I started getting into the New Testament a little bit last year, trying to understand the psychology of Paul, and the worldview of the early Christians. I’ll always be a dilettante in these matters, because my day job is in a completely different area, and my interests are wide rather than deep.
I have also been interested in the mohammedan worldview, and of all the Abrahamic religions I find Islam to be the most coherent, theologically. But that’s just the Abrahamic tradition, while Buddhist / Hindu beliefs are quite different. They all say different things, but provide some meaning to their adherents, and they’re all wrong. Somewhere in this there’s a poem, but this is not it. It’s too disjointed.

I like the idea of a dialogue. Maybe that can work.

Yes, I’ll let this one simmer for a bit.

Thanks again for the thoughts.
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#4
(01-20-2023, 03:56 PM)busker Wrote:  I’ve been struggling with this for months, so thought I’d workshop it.

What they saw 

Fruit
from the tree of life I bring
to spread the taste of worlds
to come, and words
borne fruit.                              did you mean words borne by fruit?  I think word borne fruit ....

Sun eludes the rider,
travelling in its shade 
for days. Yggdrasil                      The World Tree?  instead of using a proper name.
called, and in the wind its leaves      called to the rider?  if or not, needs to be shown who receives the call
sing the churning oceans.
Its shade stretches.
immense as the darkness of the tomb.

But daylight, Ananias,
I saw in him,
emerging from the womb.          This stanza is pretty cryptic for this reader.

Not being born, Ananda,
is the greatest gift of all.
They set no store here or in heaven,
No fire prepared
for man or jinn,
by the one who never sleeps
watching over them                       These lines here left me baffled as well

Footnotes:
1) https://sunnah.com/muslim/53/9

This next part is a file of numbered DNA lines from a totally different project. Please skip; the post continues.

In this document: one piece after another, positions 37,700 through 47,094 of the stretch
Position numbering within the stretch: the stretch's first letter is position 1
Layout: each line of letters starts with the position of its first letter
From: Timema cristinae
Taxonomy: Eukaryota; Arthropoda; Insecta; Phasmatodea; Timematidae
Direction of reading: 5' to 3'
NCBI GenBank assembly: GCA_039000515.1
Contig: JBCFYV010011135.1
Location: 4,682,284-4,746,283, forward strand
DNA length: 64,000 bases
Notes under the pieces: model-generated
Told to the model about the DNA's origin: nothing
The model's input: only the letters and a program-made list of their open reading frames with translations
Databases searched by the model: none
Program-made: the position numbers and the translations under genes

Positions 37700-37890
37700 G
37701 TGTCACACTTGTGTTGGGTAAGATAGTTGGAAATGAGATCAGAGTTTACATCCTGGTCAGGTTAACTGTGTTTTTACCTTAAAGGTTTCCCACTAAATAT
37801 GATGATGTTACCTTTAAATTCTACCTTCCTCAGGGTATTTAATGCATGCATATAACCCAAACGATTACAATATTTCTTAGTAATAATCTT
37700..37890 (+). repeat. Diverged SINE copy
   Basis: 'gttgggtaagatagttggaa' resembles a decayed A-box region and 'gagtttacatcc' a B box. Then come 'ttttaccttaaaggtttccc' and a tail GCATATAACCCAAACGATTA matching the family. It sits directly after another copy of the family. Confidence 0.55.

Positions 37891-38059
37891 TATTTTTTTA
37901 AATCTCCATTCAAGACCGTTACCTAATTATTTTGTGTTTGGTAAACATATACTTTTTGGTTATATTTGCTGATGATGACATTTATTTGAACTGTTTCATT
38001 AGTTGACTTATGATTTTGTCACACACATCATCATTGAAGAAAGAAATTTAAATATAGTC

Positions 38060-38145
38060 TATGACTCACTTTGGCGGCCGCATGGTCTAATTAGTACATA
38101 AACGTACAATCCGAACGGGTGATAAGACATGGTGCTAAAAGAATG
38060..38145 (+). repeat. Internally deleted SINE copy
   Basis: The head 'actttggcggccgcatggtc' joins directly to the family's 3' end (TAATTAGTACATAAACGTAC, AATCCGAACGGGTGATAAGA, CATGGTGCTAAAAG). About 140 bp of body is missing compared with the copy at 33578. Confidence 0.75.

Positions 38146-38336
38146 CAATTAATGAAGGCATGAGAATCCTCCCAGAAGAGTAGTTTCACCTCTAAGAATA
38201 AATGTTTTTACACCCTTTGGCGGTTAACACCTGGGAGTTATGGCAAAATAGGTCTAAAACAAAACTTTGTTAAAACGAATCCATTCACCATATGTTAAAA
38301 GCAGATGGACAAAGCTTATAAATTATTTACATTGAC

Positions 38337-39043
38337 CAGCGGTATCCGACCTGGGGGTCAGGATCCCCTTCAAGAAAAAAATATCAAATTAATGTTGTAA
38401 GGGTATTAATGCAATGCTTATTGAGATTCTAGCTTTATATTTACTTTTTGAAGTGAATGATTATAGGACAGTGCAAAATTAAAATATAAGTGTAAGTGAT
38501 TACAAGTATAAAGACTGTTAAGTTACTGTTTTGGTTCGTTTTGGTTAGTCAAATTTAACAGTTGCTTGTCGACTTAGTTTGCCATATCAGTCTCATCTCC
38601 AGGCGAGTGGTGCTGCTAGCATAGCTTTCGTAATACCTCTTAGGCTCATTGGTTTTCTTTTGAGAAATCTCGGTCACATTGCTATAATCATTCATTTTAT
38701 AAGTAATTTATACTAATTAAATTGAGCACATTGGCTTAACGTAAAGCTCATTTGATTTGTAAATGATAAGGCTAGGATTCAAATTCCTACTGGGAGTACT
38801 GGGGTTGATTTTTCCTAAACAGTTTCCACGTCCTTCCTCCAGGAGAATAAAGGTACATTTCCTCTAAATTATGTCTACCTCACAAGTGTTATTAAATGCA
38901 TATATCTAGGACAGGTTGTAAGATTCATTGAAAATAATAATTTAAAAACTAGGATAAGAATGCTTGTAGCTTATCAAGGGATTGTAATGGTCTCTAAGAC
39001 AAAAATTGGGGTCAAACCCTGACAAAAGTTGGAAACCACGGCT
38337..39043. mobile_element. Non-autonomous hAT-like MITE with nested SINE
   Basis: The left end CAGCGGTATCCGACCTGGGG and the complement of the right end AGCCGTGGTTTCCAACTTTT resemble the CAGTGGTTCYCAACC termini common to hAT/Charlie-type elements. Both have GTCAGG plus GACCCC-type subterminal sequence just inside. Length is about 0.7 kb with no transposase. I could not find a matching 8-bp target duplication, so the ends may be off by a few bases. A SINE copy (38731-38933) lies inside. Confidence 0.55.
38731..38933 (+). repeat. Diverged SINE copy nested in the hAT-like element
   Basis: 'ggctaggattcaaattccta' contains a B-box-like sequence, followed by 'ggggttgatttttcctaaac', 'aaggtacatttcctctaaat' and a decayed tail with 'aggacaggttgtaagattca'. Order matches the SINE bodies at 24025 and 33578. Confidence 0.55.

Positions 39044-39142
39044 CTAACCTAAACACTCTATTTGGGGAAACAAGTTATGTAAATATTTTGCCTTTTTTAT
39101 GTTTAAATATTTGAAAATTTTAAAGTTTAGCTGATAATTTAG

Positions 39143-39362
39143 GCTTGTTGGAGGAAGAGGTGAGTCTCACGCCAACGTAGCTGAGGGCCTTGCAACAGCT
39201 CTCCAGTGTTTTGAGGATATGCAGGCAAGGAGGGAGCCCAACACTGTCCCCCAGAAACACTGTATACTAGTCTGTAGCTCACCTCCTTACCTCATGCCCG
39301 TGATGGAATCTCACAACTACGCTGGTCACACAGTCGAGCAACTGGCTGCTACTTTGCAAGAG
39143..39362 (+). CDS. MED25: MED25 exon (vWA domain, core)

2) https://en.m.wikipedia.org/wiki/Kalpavriksha
3) https://quran411.com/ayatul-kursi

I know you are going to let this simmer, but I assume it's still open for comments.

I assumed the footnotes were just to give us some insight into your sources, and not to be part of the final poem.  I checked them out (admittedly briefly), they helped but even with them I can't put all those lines together into a coherent whole.  I only skimmed Mark's comments, so maybe repeating stuff here.

All that said, it's a very interesting read and I do hope to see here your next version.

TqB
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#5
Thanks, TqB
Will repost in due course
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#6
Reposted.
Thanks, TqB and Mark
Yggdrasil is out back in
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#7
(01-20-2023, 03:56 PM)busker Wrote:  I’ve been struggling with this for months, so thought I’d workshop it.



What they saw (Edit 1.0)



1: Olive

Fruit

from the tree of life I bring

to spread the taste of worlds

to come, and words

borne fruit.



In him I saw the daylight,         In Ananias I saw the daylight?

Ananias,

emerging from the womb.       this line eludes me



2: Yggdrasil

The nine worlds are

its reach, with room

for gods and poetry, 

even unto 

the doom.



Sun eludes the rider

travelling in its shade for days,

which is nothing,

even a hundred years

is nothing.



3: Kalpavriksha

It came out of the sea,

the churning ocean

bearing precious gifts: 

eternal life, bartered and stolen,

and death, 

but for the blue throated one.         this reference also eludes me



4: Bodhi

But not being born, Ananda,

is the greatest gift of all.

Nothing awaits them 

through endless cycles of grief, 

and the search 

for a house

that’s a stranger to sorrow.



5: Zaqqum

For the rest is a fire prepared -

for man and jinn - 

by one 

not overtaken by sleep,

watching over them 


It would be helpful if the title would somehow clue the reader into the idea that these are five trees that you are referencing.  Perhaps many readers would guess that; Olive, Yggdrasil and Bodhi may be common enough references, but I still needed to look up the latter two to be sure.

Or perhaps the identification of them as trees could be made part of the individual subtitles?


Other than that, and the two lines I noted, it's a fine series of short poems, each with its own special revelation, that cohere as a single poem.

TqB